Also I brushed up on how the FY2020 budget did on Housing First funding and this analysis from the Way Home Campaign was helpful. It shows we only met 40% of the estimated need this year.
Bradley Heard, who works in the area, says:
As someone who recently moved office locations to NoMa, I didn’t see a problem with the tone of the NoMa BID’s letter. They tried to handle a difficult and convoluted topic reasonably sensitively, while still advocating for improved neighborhood conditions (which is their primary function). It’s not the BID’s job to solve the homelessness issue; that’s all of our jobs, but primarily the DC government’s job.
I disagree that we should just accept homeless encampments under our underpasses (or anywhere else, for that matter). People experiencing homeless need a variety of things—mental health interventions, financial assistance, safe and affordable housing, etc.—and we as a society aren’t doing enough to meet those needs.
The BID is correct that people who live and work in the area have a right to safe and reasonably pleasant passage through public spaces—free from aggressive panhandling, the stench of urine and feces, etc. And people who are homeless also need safe places to live, eat, and use the bathroom. These concepts are not mutually exclusive. The city needs to find workable solutions that address both sets of needs.
Tracy Loh points out there are models we haven’t tried:
There are great models out there, like Cincinnati, and they start with EVERYONE coming to the table together, not saying “this is one local governments responsibility.” By everyone I mean: The private sector, philanthropy, service organizations, faith leaders, the feds, and all local jurisdictions, not just the central one.
Pointing fingers and running clearances is not going to solve the problem and it’s a willful choice to be part of the problem instead of part of the solution, but also a failure of leadership in all of the sectors I listed above.
Laziness, cowardice, the scarcity mentality, whatever you want to call it. That’s what we are seeing and that’s the breeding ground of failure. We will continue to live on that ground until we choose to be better.
Ben Lockshin agrees there’s more we could do:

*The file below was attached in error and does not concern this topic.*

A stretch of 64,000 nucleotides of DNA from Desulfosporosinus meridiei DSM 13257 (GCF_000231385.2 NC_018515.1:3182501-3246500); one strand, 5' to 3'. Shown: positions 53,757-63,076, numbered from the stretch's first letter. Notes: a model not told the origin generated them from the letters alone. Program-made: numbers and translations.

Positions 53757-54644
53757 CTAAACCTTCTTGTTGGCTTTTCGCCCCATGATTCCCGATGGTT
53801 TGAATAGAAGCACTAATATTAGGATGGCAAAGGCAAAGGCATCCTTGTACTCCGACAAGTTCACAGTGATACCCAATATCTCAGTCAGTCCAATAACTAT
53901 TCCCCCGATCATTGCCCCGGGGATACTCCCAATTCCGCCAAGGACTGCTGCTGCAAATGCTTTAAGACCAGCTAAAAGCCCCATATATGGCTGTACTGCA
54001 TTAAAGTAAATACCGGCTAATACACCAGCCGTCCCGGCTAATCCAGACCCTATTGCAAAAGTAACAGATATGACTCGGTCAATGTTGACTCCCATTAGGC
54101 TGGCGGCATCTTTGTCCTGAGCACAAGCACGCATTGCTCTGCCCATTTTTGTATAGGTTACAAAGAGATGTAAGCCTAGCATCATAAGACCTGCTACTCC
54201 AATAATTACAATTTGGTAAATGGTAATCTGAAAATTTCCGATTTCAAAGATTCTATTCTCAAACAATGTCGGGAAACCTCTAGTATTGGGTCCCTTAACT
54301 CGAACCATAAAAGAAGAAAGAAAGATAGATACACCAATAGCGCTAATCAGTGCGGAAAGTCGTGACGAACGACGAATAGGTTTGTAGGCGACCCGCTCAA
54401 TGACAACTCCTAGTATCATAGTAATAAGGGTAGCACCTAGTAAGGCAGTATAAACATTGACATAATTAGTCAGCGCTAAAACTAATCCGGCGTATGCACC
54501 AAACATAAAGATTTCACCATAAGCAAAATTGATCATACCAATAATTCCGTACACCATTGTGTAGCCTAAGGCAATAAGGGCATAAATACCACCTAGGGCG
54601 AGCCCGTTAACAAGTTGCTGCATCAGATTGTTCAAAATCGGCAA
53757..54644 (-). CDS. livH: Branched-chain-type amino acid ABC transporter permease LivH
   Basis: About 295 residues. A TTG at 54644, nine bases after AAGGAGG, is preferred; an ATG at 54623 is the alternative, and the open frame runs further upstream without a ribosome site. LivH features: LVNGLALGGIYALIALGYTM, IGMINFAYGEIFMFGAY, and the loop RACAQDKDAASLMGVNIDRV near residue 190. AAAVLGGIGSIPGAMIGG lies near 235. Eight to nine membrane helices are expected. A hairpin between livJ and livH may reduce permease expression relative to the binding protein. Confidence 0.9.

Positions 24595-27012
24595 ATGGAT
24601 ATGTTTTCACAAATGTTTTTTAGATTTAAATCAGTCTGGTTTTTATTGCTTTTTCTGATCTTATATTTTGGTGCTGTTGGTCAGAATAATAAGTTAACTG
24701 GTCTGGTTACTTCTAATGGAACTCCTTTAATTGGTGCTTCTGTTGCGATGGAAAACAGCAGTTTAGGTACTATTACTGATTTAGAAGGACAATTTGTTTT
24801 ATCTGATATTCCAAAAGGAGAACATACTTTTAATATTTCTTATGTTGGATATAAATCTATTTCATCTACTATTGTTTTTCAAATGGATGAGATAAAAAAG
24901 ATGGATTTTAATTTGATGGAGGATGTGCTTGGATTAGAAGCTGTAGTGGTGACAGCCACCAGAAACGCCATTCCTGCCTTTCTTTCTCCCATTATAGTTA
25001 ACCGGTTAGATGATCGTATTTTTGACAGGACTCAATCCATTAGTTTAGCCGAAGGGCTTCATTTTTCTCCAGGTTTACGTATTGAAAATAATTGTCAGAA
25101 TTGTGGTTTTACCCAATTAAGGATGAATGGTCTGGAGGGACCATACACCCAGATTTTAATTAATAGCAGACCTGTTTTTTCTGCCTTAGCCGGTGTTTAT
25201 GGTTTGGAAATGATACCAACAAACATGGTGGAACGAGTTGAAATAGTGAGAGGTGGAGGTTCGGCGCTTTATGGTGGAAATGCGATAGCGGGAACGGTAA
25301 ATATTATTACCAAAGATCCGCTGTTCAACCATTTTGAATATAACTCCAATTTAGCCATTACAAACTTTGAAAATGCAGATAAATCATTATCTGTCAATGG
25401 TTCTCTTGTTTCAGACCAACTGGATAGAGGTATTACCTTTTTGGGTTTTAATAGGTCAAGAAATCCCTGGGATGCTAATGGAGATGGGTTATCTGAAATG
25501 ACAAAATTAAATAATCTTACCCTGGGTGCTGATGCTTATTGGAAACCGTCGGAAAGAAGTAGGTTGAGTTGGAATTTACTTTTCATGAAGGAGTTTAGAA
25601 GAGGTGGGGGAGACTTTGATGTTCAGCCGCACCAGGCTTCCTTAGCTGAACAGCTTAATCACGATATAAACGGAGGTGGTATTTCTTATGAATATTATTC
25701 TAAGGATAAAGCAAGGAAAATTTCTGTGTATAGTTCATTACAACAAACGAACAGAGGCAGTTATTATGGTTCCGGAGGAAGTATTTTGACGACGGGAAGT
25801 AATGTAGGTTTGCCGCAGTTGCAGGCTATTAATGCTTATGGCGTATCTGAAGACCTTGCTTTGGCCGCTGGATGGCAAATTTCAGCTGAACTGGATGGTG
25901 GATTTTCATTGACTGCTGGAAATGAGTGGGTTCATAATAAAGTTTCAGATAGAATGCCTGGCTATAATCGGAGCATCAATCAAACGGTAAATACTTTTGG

I share the concern that Housing First seems to be dismissed by the BID. I visited Salt Lake City for work and they have a comprehensive model that, while of course imperfect, seems to work quite well—and saves money in the long run by averting jail stays, etc. As Tracy said, we need a similar comprehensive approach that doesn’t put the burden entirely on one organization or jurisdiction.
Again, anecdotally, I’ve heard from friends in this space that it can be frustratingly difficult to get the disparate actors to coordinate—even well-intentioned non-profits can be siloed off, focused only on their particular service model. The mayor’s office would seem to be a natural engine of leadership on this front.
I’m particularly distressed that the BID advocates calling 911 in nearly any situation. Please correct if I’m wrong, but I assume MPD would be assigned to any such “emergency,” and frankly I doubt that police are trained for responding to what are often mental health interventions.
A friend of a friend works for the San Francisco municipal agency that is essentially a non-police crisis line that helps find people shelter, etc. If we don’t have anything like this already, it could be crucial for bridging the gap. Personally, I would almost never feel comfortable calling 911 for fear of escalating the situation—arrest and jail time seems cruel and counter-productive (and potentially fatal) for an encamped person.
Readers: What do you think of the letter? What about solutions for encamped people, and people passing through?